Oregon Medical Board Accuses Pain Clinic Owner of Defrauding Insurers

Dr. Poly Chen’s chain of pain clinics was billing $2,500 per COVID test.

Dr. Poly Chen / Pain Care (Youtube/Pain Care Specialists of Oregon)

The Oregon Medical Board is accusing Dr. Poly Chen, the owner of a chain of Willamette Valley pain clinics, of insurance fraud.

As WW reported in this week’s paper, Providence Health Plan had previously sued Pain Care Specialists of Oregon, demanding the return of $1 million in excessive charges for unnecessary COVID tests. PCSO has denied any wrongdoing. Chen did not respond to WW’s request for comment.

Yesterday, following WW’s report, the Oregon Medical Board released the findings from a year-and-a-half-long investigation into Chen’s billing practices. The board concluded that Chen engaged in “unprofessional or dishonorable conduct” and made “fraudulent” insurance claims. It is threatening disciplinary sanctions, which can include fines up to $10,000 and the revocation of Chen’s license to practice medicine.

The charging document includes new details describing how the board says Chen pulled off the scheme.

Along with patients Chen was testing himself, employees and family members, sometimes dozens of times. The document says Chen “routinely performed two COVID-19 tests for each patient each time the patient entered the clinic.”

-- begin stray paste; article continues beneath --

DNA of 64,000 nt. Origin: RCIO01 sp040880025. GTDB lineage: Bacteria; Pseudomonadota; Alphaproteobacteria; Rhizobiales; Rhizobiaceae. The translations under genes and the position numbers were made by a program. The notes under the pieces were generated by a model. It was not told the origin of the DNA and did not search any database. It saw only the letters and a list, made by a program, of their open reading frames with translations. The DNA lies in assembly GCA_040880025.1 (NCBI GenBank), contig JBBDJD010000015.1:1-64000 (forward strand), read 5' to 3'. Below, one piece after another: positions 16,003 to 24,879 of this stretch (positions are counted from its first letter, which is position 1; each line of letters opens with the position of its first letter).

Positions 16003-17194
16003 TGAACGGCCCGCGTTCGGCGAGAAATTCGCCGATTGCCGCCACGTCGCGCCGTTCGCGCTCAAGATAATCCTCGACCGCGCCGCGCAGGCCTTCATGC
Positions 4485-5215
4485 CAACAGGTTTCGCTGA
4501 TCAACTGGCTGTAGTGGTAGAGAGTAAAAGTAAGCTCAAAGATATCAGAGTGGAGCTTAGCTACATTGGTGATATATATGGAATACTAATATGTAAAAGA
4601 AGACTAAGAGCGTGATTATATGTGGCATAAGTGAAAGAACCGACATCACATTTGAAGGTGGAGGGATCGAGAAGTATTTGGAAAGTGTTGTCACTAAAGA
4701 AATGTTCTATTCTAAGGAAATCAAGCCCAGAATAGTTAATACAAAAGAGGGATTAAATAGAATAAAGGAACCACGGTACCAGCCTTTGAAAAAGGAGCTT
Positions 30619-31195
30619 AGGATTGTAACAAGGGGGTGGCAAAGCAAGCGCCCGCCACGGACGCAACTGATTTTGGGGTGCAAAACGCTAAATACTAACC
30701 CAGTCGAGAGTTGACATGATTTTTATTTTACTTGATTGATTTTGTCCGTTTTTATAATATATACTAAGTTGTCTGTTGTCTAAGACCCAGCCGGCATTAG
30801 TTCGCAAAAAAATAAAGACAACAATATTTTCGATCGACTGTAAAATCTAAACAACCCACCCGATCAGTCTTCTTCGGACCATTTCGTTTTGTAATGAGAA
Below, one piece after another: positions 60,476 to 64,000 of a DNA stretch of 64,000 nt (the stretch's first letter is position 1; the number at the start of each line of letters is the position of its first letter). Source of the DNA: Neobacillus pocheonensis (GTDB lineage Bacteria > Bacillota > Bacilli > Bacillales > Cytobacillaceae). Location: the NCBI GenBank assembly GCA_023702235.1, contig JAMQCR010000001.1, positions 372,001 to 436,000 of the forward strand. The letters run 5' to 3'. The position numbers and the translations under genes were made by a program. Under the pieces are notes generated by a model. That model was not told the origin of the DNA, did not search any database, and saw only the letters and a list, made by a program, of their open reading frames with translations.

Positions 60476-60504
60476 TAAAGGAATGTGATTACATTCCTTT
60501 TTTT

The charging document says Chen performed the tests on an Abbott ID Now machine, which can perform a test ever 12 minutes and requires minimal training to operate. Despite this, Chen used a special billing code meant for much more complicated, higher-throughput machines. By doing so, he billed “in the most lucrative way possible,” the board found.

The result, the board says: Chen was charging for an office visit, a $2,500 lab fee and a $2,500 test. Statewide, at the time, the median payment for a COVID test was $108.

The board concluded that Chen not only gave unnecessary tests, but was also involved in setting the outrageous prices. He’d contracted out billing to Oregon Billing and Collections, which is owned by Chen’s wife and operates out of the same office as Pain Care.

It also found that Chen violated state labor guidelines by billing employee’s insurance for COVID tests. “Oregon Bureau of Labor and Industry guidelines provide that employers are generally required to pay any out-of-pocket expenses for a medical exam they require,” the board noted.

By doing so, Chen “made fraudulent claims to insurance companies,” the board concluded.

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